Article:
Photo by Kevin C. Cox/Getty Images
|2010-2011 regular season||J.J. Redick|
It was a season full of change for the Orlando Magic, and J.J. Redick is one of the few players on the roster that witnessed all of it.
At the start of the year, Redick’s teammates were Vince Carter, Marcin Gortat, Rashard Lewis, and Mickael Pietrus. And when it was all said and done, Redick finished the season with Gilbert Arenas, Earl Clark, Jason Richardson, and Hedo Turkoglu. Not to mention that Redick also had new teammates in Quentin Richardson and Chris Duhon when the year began. Malik Allen and Daniel Orton, too, if people want to get technical about it.
It’s crazy to point it out but Redick is one of four players for the Magic that remain from the 2009 roster that made it to the NBA Finals. That number would have been three had Turkoglu not make his return to Orlando midseason.
A few years ago, no one would have considered Redick as part of the Magic’s core alongside Dwight Howard and Jameer Nelson, but that’s essentially what happened as general manager Otis Smith jettisoned nearly the entire team in trades and brought in other new faces via free agency this year.
Redick emerged as a mainstay in head coach Stan Van Gundy‘s rotation during 2009, then had a career season in 2010, which netted him a three-year, $20 million offer sheet as a restricted free agent from the Chicago Bulls that Orlando matched during last year’s offseason. Redick earned his new contract through hard work, and all the Magic needed from him this season was to stick with the status quo with regards to his productivity. It’s human nature for Redick to feel the pressures of living up to his new salary, but Orlando simply needed him to keep being the player that he was. For the most part, Redick did that for the Magic this year.
What type of player is that you ask?
In other words, Redick is an super-efficient role playing shooting guard that may not be the best individual defender, especially when going up against the likes of Joe Johnson in the playoffs, but isn’t a total liability either and is a better team defender than given credit for.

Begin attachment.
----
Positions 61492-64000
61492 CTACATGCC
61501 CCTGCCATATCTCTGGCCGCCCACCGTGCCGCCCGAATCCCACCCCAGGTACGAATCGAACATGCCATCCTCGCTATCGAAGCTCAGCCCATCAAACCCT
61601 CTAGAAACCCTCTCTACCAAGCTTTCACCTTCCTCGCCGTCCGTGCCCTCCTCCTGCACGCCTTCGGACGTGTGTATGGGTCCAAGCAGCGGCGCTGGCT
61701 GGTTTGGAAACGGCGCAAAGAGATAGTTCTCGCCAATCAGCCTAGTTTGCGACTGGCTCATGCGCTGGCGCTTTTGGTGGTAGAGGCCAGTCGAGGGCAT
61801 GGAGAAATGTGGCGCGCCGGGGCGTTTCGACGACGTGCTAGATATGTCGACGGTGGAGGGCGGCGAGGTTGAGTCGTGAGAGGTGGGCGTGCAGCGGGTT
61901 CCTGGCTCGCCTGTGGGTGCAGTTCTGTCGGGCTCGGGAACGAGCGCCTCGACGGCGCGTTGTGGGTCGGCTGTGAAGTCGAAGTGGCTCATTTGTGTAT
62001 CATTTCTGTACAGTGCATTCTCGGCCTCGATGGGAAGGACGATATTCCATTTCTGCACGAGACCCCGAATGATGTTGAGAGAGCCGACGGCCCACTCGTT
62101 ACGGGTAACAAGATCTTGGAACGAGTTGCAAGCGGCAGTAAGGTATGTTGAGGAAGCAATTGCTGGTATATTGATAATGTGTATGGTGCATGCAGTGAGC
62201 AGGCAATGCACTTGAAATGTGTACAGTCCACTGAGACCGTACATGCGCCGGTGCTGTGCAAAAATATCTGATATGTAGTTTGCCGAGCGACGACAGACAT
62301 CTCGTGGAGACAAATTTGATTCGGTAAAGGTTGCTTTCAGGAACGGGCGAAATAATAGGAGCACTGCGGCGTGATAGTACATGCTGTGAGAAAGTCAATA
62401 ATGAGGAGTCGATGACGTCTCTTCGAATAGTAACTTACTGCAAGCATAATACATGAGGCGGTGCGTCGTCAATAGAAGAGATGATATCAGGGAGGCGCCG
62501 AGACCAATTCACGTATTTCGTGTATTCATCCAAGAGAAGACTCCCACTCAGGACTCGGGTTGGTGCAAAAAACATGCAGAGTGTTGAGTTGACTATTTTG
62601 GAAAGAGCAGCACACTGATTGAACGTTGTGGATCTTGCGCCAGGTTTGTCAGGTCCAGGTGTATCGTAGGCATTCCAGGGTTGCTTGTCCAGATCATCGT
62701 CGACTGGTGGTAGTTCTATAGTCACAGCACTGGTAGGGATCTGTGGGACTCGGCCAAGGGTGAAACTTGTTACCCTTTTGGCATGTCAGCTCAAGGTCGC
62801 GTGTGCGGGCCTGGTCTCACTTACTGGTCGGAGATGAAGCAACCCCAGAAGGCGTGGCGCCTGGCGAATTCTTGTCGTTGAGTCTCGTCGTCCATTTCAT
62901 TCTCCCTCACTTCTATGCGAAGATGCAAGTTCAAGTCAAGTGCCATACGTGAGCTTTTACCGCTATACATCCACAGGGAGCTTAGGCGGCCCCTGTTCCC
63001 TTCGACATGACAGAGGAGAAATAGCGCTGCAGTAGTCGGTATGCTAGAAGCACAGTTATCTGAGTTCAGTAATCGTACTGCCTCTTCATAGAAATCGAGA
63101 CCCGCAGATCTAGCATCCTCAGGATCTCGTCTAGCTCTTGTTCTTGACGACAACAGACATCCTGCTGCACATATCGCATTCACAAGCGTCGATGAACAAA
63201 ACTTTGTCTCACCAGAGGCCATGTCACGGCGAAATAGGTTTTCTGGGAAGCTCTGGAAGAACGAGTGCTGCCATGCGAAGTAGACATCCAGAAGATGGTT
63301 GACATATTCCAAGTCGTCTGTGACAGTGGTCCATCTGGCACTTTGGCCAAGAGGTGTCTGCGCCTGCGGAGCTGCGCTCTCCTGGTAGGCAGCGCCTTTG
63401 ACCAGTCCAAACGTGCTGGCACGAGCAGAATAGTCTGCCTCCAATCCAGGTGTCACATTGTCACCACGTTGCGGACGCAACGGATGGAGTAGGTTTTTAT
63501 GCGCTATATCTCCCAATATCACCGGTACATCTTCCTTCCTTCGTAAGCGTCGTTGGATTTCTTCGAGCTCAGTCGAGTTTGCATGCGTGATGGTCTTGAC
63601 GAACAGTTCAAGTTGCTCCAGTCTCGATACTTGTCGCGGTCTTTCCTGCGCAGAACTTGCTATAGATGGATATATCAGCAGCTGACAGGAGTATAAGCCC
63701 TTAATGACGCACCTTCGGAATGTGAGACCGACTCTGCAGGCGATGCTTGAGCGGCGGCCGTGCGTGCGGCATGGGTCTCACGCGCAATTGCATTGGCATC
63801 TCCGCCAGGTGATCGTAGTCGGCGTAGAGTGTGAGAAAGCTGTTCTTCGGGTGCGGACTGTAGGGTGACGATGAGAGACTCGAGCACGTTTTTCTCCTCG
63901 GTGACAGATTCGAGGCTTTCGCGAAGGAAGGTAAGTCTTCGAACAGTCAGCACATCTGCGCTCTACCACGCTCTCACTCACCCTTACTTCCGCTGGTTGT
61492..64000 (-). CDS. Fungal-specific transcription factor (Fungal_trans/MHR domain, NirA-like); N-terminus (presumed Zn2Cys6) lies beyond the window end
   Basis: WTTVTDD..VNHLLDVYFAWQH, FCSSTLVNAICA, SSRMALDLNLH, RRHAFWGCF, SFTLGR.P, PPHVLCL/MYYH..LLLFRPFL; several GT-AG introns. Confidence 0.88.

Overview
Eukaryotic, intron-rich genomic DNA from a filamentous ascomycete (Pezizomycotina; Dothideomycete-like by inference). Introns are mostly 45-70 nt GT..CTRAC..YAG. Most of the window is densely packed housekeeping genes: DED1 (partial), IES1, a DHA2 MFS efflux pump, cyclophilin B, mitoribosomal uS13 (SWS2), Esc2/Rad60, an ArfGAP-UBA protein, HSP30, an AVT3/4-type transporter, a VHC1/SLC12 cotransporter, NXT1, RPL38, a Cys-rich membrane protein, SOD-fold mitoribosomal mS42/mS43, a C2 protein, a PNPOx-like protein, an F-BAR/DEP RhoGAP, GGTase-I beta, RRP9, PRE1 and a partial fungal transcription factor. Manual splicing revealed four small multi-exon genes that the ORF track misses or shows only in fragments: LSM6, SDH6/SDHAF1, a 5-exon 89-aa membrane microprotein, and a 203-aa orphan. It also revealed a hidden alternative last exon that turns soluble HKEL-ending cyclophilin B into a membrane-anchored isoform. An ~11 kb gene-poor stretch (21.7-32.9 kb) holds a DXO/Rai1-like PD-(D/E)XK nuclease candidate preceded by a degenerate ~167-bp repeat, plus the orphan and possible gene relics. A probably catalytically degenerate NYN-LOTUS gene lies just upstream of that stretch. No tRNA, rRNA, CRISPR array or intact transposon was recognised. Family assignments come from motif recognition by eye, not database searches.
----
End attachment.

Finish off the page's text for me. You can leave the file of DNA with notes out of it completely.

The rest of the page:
Offensively, Redick is at his best in spot-up shooting opportunities but he’s more than capable of scoring in pick and rolls or off screens, so he’s not a one-dimensional player by any means.
That’s the player that Orlando got for a second straight season.
If there’s anything to nitpick about Redick, it’s that he started off the year in a shooting slump. In his first 10 games of the season, Redick shot 13-of-50 (26 percent) from the field, including a dreadful 3-of-25 (12 percent) mark from three-point range. However, in the next few games after that, inadvertently benefitting from Carter sitting out with a knee injury that allowed him to start and play extended minutes, Redick got his groove back shooting-wise — a 20-point performance against the Miami Heat on November 24 stands out the most during that stretch.
From there, it was smooth sailings for Redick until he suffered an abdominal injury in March. That sidelined Redick for a little over a month, not allowing him to return until the postseason started. The extended absence seemed to affect Redick, even though he did have a stellar Game 5 against the Atlanta Hawks.
So, granted, Redick’s year wasn’t all peaches and cream.
Early-season slump and injury aside, it’s hard to find much fault with how Redick played for the Magic. Redick played up to his capabilities, even if he saw a slight dip in some of his numbers, and did what was asked of him. It’s no coincidence, then, that Redick is one of Van Gundy’s most trusted players. Redick is a professional and gets the job done, more times than not.
The only question surrounding Redick is whether or not he’ll ever become the starter at shooting guard for Orlando?
The answer should be no.
This isn’t meant to disparage Redick’s skills by any means, but he has limitations as a player that make it tough to heavily rely on him. And teams that aspire to win championships don’t start players like Redick at shooting guard.
That being said, Redick’s current role is perfectly suited for him, which means the Magic will continue to have a reliable player on their hands.